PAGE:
It used to be that there were celebrities – the rich and famous – who flaunted their wealth as you watched them from your TV with star-struck eyes. The Brad Pitts, the Johnny Depps, the Jennifer Lopezes, ect. They still exist of course, but nowadays the notion of fame has shifted exponentially. Take this scruffy looking fellow:
If you don’t recognize him, this is Felix aka PewDiePie. He is one of the most popular users on Youtube, currently boasting 54,666,213 subscirbers and racking up so far a whopping 15,043,846,112 views to his content. Most likely in the time it takes to make this article, his ratings will have gone up.
What do views and subs matter?
For every person who subscribes to his content, or simply clicks to view one of his videos, he receives a certain percentage from ad revenue. How much, do you ask? According to COED.com, he has made an estimated $124 million since his channel’s advent in 2010.
He is 26. I am 26. I could have made $124 million dollars by now.
And this – this is the thinking that I fear and hate. This is the thought process that can be toxic, and easily creep in. The thought that, (And this is no reflection on Pewd’s content, I don’t watch his channel though I have seen a few of his videos.) if I just worked harder, if I just had the “right image,” if I just was friends with and/or collaborated with other popular and famous content creators, if I just pandered the content that people want whether my values agreed with it or not, I could be that. I could have enough money to help my parents, or to be on my own! There are so many reasons to want to be famous. And that is why I don’t want to be famous, because my flesh does.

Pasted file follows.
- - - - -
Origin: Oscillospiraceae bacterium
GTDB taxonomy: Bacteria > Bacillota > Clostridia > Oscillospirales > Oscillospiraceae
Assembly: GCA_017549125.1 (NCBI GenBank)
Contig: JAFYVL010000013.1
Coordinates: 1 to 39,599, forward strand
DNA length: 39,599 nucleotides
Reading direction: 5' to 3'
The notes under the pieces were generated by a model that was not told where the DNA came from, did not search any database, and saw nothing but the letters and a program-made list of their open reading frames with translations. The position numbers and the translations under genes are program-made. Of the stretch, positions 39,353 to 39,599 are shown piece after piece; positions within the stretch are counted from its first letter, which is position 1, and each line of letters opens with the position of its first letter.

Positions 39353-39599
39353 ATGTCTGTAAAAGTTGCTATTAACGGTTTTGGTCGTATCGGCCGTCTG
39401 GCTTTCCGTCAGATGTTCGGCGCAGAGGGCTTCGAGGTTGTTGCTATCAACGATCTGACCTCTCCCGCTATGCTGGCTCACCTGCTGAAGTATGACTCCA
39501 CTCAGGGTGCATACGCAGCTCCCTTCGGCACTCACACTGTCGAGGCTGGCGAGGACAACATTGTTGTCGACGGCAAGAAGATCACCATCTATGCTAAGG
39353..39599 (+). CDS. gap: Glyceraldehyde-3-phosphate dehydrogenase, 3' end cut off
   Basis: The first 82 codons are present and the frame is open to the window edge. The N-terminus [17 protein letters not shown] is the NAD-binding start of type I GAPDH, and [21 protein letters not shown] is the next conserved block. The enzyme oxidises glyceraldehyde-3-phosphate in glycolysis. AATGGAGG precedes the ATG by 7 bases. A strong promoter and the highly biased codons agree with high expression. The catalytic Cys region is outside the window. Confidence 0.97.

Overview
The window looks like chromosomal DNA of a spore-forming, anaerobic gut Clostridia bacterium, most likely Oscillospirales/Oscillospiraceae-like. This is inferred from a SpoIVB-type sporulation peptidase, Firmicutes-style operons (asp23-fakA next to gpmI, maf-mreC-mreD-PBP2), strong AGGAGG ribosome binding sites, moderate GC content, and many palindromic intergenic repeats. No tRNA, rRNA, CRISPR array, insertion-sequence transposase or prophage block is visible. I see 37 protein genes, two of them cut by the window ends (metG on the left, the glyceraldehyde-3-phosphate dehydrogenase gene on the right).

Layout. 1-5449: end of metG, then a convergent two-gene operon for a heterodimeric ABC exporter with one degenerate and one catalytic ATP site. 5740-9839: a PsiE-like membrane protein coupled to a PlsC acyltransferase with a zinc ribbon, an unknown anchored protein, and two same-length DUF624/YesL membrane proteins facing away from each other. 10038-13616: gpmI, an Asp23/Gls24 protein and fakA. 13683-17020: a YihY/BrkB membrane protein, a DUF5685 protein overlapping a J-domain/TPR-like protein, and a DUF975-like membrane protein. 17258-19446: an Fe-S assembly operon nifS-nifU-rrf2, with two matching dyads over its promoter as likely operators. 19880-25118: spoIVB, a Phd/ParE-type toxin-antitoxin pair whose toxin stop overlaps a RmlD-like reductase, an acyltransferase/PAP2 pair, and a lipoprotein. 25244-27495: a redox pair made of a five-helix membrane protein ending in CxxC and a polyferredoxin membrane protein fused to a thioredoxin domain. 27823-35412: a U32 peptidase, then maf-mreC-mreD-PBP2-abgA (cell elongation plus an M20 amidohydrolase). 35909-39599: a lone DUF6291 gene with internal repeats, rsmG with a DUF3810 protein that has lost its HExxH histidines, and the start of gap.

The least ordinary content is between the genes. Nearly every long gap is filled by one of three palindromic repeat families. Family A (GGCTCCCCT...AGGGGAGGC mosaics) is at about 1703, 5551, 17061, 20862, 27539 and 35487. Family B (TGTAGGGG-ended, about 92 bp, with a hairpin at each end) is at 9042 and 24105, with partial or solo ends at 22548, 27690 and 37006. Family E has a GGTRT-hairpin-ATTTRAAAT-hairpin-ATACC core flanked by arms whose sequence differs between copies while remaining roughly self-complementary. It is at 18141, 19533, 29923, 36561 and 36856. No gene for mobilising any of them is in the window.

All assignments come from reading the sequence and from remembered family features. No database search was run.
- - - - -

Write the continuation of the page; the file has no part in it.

And that doesn’t mean that, even if I was a Christian content creator as now, that I wouldn’t face the same temptations. I’ve heard thousands of stories where a spirit filled, God fearing person let the world get to them and the enemy put them in a headlock. Fame, fortune, pride…all those things can swallow you up before one even thinks about it. And of course as humans, we justify it. “I may be getting a little ahead of myself, but I’m doing what God wants me to, right? I’m making ________ for Him, right? The more known I get, the more it shows God’s glory through what He has given me!” And so on.
(If you don’t know, this picture is a reference to the Once ler from the Lorax, basically a guy who talked himself into killing an entire for to amass huge wealth. But he did so down a gradual slippery slope. Dr. Seuss.)
As you can see, I don’t precisely know what God wants me to do. But I do know, that if I get a job, it needs to be something where He is showcased and not myself. Honestly I was afraid to even start this blog because of the possibility of it being me that makes it noteworthy. It may be my opinions, but I don’t want it to be my “image.” Images are just that: a representation of a person. And I don’t want people to be a fan of the image of me.
That’s another reason why I don’t want to be famous. Have you seen some of the fans of famous people? They’re terrifying. Take another Youtuber: Mark Fischback, aka Markiplier.
Much like Pewdiepie, his fan base reaches the level of stalkers. Multiple videos have been made by creators basically telling their fans to not make any kind of threats, including that of death, towards critics of their content. Mark has for a long while made his relationship status specifically vague, seemingly of worry that his partner would receive the same threats.
I know for a fact that I. Do. Not. Want. That. At. All.
All I want is to be able to support myself, have enough to eat, marry my boyfriend of 2 years and share a place together. And of course, above all, to make the Lord famous first before me.